Famous Incipit Lines (I learned that word from Wikipedia)
The most famous first line of a novel was penned by Victorian Baron Edward Bulwer-Lytton. “It was a dark and stormy night” led off his 1830 novel Paul Clifford. Maili offers up the four reasons why first lines are important:
Reason 1: it’s usually the fastest way to determine whether I would enjoy the book.
Reason 2: I think an opening line can be helpful as it can quickly set a mood or expectation of what to come.
Reason 3: a good opening line can make me appreciate how well an author manipulates the language.
Reason 4: some can be so outrageous that I can’t help but read on. Most times it will become clear that it’s not what it really is, which makes me appreciate the author’s wit.
Of course, some great books have terrible opening lines and some awful book have truly memorable ones. Once in a while, some authors tried too hard. I think simplicity works best. Here’s a selection of opening lines that got me to buy a copy:
- My mother was the village whore and I loved her very much. Pigs Don’t Fly – Mary Brown
- He liked radical politics and had a fondness for chocolate. Flowers from the Storm – Laura Kinsale
- Penitence Hurd and the plague arrived in London on the same day. The Vizard Mask – Diana Norman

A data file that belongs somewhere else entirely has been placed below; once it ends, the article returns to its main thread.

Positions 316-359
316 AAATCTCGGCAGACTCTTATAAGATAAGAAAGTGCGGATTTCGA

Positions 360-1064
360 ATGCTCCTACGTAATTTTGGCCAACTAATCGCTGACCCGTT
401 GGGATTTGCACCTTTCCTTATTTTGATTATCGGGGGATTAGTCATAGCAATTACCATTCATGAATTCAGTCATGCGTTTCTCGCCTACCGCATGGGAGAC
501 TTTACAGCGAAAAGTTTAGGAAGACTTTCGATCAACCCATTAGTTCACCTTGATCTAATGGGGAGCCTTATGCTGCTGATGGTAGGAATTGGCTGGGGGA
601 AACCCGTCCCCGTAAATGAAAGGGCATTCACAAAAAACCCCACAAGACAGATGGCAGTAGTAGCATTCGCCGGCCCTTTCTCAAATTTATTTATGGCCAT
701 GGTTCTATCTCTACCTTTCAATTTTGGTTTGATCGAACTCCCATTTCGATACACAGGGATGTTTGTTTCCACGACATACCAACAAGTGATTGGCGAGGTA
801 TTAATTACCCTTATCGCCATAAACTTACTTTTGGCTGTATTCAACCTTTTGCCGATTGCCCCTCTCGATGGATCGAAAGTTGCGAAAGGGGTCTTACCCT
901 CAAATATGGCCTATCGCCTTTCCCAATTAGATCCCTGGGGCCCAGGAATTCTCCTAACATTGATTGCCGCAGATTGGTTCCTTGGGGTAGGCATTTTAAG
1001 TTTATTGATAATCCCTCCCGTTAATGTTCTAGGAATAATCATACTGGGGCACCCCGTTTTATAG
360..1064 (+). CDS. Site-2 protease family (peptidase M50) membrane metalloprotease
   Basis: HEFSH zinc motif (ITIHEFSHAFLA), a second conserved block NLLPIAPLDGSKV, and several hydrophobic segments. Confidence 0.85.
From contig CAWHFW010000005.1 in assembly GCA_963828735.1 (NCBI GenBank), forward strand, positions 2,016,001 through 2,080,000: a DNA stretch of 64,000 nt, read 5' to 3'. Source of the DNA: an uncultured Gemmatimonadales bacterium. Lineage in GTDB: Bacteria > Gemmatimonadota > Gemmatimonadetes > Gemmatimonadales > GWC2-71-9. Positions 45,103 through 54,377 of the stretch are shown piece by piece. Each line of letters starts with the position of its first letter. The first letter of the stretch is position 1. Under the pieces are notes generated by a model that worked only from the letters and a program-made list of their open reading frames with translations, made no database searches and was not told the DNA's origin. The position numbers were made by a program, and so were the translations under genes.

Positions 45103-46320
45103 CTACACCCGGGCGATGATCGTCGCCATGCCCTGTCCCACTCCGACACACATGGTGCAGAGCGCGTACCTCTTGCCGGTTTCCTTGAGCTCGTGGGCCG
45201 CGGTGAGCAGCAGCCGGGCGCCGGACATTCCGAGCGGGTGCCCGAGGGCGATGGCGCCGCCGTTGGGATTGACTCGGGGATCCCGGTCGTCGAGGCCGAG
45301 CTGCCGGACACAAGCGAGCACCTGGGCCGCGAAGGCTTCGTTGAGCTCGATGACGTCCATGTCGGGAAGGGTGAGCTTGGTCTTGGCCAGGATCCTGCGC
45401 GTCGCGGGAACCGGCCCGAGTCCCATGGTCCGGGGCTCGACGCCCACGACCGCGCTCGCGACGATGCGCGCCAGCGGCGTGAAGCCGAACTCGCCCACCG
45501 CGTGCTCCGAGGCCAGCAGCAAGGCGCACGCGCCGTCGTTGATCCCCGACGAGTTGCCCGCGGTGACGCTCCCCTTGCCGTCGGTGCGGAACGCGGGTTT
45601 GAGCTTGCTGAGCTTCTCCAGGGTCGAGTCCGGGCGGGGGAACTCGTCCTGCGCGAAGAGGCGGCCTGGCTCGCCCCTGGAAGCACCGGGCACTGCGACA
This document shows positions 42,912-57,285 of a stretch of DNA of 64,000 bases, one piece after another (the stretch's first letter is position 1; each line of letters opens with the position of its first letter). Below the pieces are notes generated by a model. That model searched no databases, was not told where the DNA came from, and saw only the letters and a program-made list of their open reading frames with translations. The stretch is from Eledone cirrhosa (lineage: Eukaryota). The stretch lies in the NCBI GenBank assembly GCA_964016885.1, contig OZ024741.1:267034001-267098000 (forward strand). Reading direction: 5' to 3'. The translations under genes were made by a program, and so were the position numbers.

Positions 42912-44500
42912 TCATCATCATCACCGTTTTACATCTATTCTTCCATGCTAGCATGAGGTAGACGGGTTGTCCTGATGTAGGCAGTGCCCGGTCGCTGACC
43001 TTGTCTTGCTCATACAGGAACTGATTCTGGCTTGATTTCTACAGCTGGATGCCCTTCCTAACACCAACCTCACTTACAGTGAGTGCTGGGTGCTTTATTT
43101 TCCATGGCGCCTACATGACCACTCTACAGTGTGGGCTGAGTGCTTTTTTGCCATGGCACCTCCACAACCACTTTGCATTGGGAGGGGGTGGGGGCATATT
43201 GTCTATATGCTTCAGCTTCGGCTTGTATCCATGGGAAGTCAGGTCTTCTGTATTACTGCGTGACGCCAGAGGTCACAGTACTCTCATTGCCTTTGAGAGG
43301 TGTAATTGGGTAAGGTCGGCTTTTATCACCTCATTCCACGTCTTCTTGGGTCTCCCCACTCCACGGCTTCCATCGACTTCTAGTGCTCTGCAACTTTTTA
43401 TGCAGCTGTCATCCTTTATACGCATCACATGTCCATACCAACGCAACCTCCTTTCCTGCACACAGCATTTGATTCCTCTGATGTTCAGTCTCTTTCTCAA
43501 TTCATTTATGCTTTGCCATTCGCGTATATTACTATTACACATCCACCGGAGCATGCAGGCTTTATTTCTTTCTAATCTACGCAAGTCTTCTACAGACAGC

- Kathy Allison Carter was locked in a staredown with a sousaphone. The Golden Touch – Robin James
- On the twelfth of June in the year seventeen sixty seven, I awoke in ditch in Derbyshire and thought I was dying. Playing the Jack – Mary Brown
- He had a pair of queens, but she had cleavage. The Gambler – Lois Geiman
- I fell in love with Darius Wentworth when I was twelve. Come Be My Love – Diana Brown
- Have you ever drunk vodka at nine o’clock on a Sunday morning? Neither had Frankie, but she was about to. Going La La – Alexandra Potter
- "Come out, Mr. Winslow." Archer stepped out from the stairwell onto the dark tenement roof. "It’s your time to die." Night Falls Darkly – Kim Lenox
- I told the insurance company I was sleeping when the house blew up. Madame Mirabou’s School of Love – Barbara Samuel
- Treason… The word was a soft incessant hiss in Raphael Fletcher’s mind. Heart of Deception – Taylor Chase
- Sometimes, when the wind was just right, she could hear the blues. In the Midnight Rain – Ruth Wind (Barbara Samuel)
- Maggie Slade realized three things simultaneously: Cobra was drunk, he was angry, and he was going to rape her. The Daughter – Jasmine Cresswell
- "I should very much like to see your quim." Let Me Be the One – Jo Goodman
- It was well known around Russellville, Alabama, that Tommy Lee Gentry drove like a rebellious seventeen-year-old, drank like a parolee fresh out, and whored like a lumberjack at the first spring thaw. The Hellion – LaVyrle Spencer
- It was hell being a hero. Seize the Fire – Laura Kinsale
- To say that I met Nicholas Brisbane over my husband’s dead body is not entirely accurate. Edward, it should be noted, was still twitching upon the floor. Silent in the Grave – Deanna Raybourne
- "What a beautiful cock!" she murmured under her breath. The Pirate and the Pagan – Virginia Henley
Lack of a good opening line probably won’t make me stop reading the book but it could get me to start and it could get me to continue on. How much do you value opening lines? Would a good opening line influence your decision to read on? Please quote your favourite opening lines if you have any.